Another factor was school attendance. This speaks to the scaling strategy. I remember in the early days of the program we were considering Madagascar, but at the time because of political unrest, school attendance was going down. That’s a problem in and of itself, but it was also a problem for our program.
“The world is scattered with pilot projects”
Then there were certain supply chain issues: only some countries are eligible for WHO drug donation programs. If not, we checked whether pharmaceutical companies were able to provide it on their own.
These were just some of the criteria, but if you think about what are the core ingredients that make a school-based deworming program work, we were systemically looking for them.
For the No Lean Season program, we started looking for areas where the underlying characteristics exist that we think contribute to why it works in Bangladesh. First we look for the existence of seasonality: are there large groups of people that experience seasonal privation?
That gives you a set of places. Then you look within that for places where there are growing and thriving cities nearby. Two examples of places we looked at that passed the first test but failed the second were Zambia and Malawi. They have an acute hunger season, but there aren’t surplus wage labour opportunities in towns and cities — so they have that nail, but our hammer isn’t going to work there.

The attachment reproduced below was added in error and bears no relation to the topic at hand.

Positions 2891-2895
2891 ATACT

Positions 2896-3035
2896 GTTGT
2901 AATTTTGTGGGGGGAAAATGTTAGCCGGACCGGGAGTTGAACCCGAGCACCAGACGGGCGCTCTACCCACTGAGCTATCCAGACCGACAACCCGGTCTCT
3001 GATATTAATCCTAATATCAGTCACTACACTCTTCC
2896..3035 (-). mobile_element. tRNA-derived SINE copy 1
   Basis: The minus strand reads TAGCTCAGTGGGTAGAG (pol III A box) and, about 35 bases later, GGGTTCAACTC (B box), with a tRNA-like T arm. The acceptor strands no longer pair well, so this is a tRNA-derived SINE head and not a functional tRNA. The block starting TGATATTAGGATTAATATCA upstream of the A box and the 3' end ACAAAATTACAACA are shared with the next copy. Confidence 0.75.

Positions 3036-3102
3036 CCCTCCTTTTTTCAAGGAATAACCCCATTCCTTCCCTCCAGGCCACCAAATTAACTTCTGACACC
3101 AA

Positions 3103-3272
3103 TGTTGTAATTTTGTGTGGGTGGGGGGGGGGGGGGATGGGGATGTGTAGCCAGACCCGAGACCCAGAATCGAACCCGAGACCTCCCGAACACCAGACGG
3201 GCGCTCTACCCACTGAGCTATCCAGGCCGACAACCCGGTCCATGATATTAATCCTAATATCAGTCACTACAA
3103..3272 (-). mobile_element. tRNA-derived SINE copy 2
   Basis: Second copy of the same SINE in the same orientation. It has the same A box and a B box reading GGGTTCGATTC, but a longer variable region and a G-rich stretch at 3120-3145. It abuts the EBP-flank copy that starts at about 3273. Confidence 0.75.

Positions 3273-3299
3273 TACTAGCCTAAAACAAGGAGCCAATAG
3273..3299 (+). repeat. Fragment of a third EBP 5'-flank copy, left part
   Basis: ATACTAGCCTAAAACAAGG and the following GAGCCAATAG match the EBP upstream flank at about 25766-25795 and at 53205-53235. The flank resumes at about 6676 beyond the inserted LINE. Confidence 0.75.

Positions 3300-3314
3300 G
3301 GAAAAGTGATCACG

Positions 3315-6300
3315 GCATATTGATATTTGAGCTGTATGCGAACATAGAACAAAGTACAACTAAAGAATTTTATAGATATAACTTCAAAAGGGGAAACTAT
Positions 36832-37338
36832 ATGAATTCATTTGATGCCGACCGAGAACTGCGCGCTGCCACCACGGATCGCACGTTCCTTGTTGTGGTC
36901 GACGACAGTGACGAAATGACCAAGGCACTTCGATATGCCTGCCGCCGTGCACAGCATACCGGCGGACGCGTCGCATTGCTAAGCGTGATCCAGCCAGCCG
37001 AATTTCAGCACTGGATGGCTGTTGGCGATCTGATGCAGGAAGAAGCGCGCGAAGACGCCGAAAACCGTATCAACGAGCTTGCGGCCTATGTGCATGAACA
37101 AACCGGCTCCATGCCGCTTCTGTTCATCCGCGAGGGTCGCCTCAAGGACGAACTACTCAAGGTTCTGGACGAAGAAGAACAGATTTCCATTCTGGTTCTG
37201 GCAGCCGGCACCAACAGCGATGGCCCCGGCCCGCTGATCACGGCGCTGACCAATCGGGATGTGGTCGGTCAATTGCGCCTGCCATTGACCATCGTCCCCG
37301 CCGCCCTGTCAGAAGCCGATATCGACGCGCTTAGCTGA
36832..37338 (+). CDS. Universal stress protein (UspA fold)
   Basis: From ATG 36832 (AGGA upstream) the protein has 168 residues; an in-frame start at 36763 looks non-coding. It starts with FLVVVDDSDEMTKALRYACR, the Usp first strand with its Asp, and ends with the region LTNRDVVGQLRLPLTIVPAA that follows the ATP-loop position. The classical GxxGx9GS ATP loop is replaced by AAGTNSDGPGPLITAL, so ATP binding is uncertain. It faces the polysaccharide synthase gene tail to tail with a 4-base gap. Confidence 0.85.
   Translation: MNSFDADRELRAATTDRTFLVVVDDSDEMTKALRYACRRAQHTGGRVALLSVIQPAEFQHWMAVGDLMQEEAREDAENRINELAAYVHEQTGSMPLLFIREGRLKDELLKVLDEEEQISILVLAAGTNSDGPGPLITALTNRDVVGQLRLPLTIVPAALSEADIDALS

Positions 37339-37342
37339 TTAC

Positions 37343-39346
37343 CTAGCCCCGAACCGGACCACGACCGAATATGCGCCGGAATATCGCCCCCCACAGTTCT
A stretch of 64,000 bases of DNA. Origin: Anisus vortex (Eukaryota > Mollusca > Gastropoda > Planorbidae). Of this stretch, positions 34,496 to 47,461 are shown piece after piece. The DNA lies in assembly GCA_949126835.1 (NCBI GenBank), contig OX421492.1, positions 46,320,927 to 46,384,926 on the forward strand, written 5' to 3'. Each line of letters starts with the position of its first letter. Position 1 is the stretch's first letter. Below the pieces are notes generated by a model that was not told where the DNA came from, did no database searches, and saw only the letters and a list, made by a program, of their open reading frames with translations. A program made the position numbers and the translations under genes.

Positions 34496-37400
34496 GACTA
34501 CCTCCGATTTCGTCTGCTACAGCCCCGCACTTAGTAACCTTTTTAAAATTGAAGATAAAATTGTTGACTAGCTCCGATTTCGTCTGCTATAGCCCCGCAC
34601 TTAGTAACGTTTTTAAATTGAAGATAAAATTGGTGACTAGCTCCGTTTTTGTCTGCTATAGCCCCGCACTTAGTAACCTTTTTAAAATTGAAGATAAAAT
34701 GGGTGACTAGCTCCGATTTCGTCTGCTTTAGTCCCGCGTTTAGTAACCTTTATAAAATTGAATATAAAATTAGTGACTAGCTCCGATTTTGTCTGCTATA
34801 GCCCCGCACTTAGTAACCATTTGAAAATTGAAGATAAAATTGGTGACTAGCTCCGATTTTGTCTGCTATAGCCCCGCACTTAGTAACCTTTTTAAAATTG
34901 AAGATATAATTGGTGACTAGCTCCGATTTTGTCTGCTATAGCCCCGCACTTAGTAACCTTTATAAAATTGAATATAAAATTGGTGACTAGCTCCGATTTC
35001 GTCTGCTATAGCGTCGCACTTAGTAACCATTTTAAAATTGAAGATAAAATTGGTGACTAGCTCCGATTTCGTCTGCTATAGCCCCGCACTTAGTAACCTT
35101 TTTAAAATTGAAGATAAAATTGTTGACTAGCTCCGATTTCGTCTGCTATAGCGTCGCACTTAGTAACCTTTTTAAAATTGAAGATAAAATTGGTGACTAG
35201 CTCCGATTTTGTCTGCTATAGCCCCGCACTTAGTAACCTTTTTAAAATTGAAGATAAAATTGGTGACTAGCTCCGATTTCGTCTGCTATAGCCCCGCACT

And within that set of places, you’re looking for those where the gap between the impoverished and the nearby towns and cities is far, but not too far. If you have to buy a plane ticket, that’s not something that No Lean Season can solve. But equally if the fare costs just three dollars then perhaps a transport subsidy is not going to solve that problem. We’re looking for that bit of resistance that a subsidy can overcome.
Once you apply those rigorously, it’s a lot of places but it’s not everywhere in the world.
Do you adapt the interventions to new contexts?
That’s where the rubber meets the road in really figuring out the implementation model and the delivery platform. That’s very much context dependent — although national or regional.
Thinking about No Lean Season, we’ve been doing some work to see if it will work in Indonesia, a place that’s much more internally diverse than Bangladesh is. The core theory holds, but the travel patterns for migration tend to be different. The way people send money home tends to be different. And that’s where that external validity question starts: if you’re really building a different model, then you need to test it again.
Do you always design your interventions for adoption by government?